Teamsters, Car Haulers Try Again

Jack Cooper Holdings Corp.

This story appears in the Jan. 30 print edition of Transport Topics.

Labor and management negotiators have produced a third contract to submit for ratification to Teamsters working in the car-haul sector of trucking, the union announced Jan. 23.

A major executive for an auto transporter confirmed that a proposal has been reached.

About 6,000 members of the International Brotherhood of Teamsters have been working under an extension of the labor pact that expired Aug. 31, 2015. Union workers defeated a proposed contract 55% to 45% in September after soundly rejecting the first proposal for a replacement in 2015.

“I hope it is viewed as a good deal by all sides,” Michael Riggs, CEO of Jack Cooper Holdings Corp., said in an e-mail statement.

Jack Cooper is one of the employers represented by the National Automobile Transporters Labor Division, a group based in Troy, Michigan. NATLD Executive Director James Osmer was unavailable for comment.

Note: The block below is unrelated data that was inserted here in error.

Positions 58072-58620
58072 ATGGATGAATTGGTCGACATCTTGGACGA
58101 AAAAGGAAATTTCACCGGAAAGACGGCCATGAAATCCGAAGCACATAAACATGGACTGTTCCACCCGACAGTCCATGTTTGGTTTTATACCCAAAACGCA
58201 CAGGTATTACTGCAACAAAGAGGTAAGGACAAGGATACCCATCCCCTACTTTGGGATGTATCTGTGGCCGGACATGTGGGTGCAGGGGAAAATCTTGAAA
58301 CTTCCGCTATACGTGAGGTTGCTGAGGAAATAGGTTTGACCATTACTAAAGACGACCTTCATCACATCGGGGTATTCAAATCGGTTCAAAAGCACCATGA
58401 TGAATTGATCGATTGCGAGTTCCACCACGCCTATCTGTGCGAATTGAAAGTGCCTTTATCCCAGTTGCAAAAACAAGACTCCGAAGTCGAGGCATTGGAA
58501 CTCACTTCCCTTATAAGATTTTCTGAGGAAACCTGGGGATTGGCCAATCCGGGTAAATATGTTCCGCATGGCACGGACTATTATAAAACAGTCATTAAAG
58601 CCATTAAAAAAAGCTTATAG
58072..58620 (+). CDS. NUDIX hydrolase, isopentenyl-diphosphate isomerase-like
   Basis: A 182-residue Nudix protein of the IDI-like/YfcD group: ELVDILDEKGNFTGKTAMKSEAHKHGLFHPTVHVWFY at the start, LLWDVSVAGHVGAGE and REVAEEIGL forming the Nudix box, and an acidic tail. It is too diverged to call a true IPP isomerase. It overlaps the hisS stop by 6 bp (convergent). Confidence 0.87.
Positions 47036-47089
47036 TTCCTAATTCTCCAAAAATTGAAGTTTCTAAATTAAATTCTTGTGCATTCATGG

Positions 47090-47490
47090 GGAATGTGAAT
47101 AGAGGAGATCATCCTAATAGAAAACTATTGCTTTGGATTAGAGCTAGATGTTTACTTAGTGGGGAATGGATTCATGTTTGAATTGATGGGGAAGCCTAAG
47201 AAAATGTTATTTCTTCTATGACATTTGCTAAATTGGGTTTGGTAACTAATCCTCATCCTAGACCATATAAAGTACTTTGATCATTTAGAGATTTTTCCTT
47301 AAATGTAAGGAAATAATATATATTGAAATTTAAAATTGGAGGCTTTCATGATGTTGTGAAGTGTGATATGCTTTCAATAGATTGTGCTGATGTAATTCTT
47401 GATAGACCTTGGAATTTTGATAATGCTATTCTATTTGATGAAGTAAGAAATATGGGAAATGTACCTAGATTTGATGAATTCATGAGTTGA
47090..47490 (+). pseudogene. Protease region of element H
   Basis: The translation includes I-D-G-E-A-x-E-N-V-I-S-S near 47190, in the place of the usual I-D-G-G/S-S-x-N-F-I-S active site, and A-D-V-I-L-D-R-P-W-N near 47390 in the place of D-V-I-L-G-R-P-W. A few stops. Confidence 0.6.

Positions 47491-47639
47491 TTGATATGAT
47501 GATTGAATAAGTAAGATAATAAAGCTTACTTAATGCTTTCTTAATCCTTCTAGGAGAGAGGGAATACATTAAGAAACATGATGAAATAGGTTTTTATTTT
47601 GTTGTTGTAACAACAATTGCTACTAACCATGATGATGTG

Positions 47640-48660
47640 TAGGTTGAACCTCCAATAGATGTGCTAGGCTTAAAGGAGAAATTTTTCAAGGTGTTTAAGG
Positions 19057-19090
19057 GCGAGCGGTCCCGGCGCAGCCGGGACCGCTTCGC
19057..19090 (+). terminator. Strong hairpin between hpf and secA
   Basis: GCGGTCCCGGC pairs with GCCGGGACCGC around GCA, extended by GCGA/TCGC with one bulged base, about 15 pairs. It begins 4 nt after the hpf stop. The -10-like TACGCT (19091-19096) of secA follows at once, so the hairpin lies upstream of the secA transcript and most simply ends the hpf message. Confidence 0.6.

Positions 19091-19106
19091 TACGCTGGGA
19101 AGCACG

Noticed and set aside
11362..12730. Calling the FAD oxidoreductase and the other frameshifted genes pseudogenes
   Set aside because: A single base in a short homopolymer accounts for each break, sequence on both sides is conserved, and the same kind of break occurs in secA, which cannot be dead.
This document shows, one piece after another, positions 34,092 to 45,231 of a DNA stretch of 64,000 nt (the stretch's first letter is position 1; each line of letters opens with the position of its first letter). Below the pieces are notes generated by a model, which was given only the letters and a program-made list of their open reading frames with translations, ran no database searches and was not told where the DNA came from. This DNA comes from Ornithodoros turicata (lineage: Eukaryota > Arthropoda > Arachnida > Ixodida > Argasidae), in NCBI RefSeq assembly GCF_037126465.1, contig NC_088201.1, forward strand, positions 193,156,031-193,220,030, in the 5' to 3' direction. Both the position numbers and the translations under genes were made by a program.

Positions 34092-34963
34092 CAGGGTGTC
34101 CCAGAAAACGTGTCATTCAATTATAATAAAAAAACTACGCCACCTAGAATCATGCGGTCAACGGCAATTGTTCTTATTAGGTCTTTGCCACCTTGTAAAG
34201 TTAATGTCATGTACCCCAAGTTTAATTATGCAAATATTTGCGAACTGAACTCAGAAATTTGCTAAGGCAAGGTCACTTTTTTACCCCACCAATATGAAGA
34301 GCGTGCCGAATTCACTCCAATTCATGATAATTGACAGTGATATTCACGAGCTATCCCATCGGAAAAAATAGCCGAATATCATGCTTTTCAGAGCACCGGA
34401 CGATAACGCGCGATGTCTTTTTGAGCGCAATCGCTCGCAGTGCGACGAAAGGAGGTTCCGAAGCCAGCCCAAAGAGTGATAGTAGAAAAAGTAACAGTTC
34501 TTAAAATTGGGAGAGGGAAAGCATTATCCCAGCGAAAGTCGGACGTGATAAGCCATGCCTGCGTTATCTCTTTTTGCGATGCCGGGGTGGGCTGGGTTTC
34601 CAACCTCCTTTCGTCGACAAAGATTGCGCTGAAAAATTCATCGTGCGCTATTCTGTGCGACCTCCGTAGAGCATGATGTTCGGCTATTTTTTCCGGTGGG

In addition to Jack Cooper, Cassens Transport and Active Truck Transport are the major members of NATLD.

The Teamsters website said its negotiating committee “has unanimously endorsed this new tentative settlement and believes it meets the goals of the car-haul members and provides for their long-term job security while protecting members’ ben-efits and standard of living.”

The next stage in the process will take place around Feb. 6, when leaders of union locals gather for briefings on the proposal. More information about the proposed contract will be released at that time, the union said.

“If the local union leaders endorse the tentative agreement, it goes to the members for their vote on whether to ratify it,” Teamsters Press Secretary Kara Deniz said.

The expired pact ran for four years and three months. It contained a national master agreement plus three regional supplements: Eastern, Western and Central/Southern, Deniz said.

Since its founding in 1903, the Teamsters has diversified, representing workers in 22 segments of the economy. The union’s nine logistics divisions are airlines, car haul, express, freight, package, ports, rail, tank haul and warehouse.

UPS Inc., North America’s largest trucking company, is the biggest single employer of Teamsters, the union said.

As with the less-than-truckload freight division, car haul is a mixed segment of trucking divided between unionized and nonunion carriers.